The thing about men who wear suits is that they usually only have two of them and certainly don’t get them dry cleaned enough, so when you lean in for that after-dinner smooch, your ardour is somewhat dampened by… well, that smell you get from a suit when it really needs to go to the cleaners. Still, Joe’s whistle has got Janelle holding her thumbs aloft like Sir Paul McCartney, so well done Joe.

First impressions?
 Lovely smile.

AKA what men say when they can’t say things like “cracking knockers” or “nice legs”. Poor besuited Joe, trapped in a prison of trying to look like a nice guy.

What did you talk about?
Travel, cooking, food, politics, the general election, what we would cook if we went on Dinner Date. There wasn’t any pause in conversation.

I used to dread being asked about travel. Not because I haven’t been anywhere or don’t like travelling, but because it usually meant I was about to hear a long speech about someone else’s travels and, honestly, I don’t care about that amazing private beach you found or how you patronised a load of Cambodian schoolchildren for your Instagram.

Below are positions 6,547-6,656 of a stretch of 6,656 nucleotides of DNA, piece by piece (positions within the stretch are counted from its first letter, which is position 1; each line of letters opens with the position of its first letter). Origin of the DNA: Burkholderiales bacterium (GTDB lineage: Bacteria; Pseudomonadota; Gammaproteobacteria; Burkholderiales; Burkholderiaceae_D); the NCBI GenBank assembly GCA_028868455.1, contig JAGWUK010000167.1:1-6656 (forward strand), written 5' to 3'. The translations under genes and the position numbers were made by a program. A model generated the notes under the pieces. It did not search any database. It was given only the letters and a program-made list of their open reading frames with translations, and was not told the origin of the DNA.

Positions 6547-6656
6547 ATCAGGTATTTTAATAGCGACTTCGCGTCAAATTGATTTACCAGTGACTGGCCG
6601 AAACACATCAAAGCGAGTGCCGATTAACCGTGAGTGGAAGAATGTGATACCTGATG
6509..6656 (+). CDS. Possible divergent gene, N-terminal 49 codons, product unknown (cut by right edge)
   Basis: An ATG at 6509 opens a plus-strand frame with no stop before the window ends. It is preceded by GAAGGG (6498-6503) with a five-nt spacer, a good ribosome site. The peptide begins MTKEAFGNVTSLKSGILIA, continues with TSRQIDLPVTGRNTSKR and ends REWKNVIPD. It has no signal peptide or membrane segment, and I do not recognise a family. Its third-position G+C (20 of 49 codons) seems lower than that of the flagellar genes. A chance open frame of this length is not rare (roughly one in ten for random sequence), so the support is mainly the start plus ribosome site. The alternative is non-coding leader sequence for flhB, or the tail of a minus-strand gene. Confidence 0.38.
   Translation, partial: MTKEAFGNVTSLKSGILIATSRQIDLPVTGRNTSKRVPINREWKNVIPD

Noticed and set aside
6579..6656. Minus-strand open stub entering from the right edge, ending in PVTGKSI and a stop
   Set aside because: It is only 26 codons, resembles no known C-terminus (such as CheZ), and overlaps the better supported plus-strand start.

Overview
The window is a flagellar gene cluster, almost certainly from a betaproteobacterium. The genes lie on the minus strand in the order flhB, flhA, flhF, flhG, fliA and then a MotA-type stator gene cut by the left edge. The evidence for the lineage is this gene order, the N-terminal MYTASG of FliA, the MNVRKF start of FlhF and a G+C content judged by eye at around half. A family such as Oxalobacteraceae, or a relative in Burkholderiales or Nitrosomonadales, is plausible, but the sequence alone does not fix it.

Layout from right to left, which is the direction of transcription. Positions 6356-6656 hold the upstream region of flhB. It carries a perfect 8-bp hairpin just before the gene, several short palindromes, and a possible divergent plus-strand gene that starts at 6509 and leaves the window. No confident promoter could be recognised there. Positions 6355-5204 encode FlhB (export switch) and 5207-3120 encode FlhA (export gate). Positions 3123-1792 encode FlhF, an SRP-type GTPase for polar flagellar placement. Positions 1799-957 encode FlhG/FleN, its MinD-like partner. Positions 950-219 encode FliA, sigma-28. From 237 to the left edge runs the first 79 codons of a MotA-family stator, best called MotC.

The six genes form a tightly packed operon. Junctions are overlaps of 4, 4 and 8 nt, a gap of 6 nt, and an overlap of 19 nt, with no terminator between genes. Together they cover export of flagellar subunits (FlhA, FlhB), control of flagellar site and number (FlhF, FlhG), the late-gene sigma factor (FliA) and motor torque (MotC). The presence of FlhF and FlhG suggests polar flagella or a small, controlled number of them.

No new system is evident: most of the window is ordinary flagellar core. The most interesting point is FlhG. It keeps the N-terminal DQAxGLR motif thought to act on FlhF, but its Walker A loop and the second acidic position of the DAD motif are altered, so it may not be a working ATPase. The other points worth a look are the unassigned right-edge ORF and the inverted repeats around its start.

Janelle, I know you’re dying to know, so if I were on Dinner Date I would ring out for a Nando’s. Quirky, eccentric, or “doesn’t care about the format” always gets more screen time.

“There wasn’t a pause” is very telling. Somebody can’t shut up. Wonder who?

What did you talk about?
Travelling, food and culinary skills, voting tactics, chivalry, Brighton, our jobs, the benefits of not living in our home towns any more.

This is one of those rare moments in Blind Date when the daters’ conversation topics almost completely match. “Chivalry” is an interesting one, though. Or not.

Any awkward moments?
After several drinks, I made a joke about the name Barry. It’s his middle name.

Newsflash for Janelle: you are called Janelle. Janelle. Only Janelle Monae gets away with that one, really.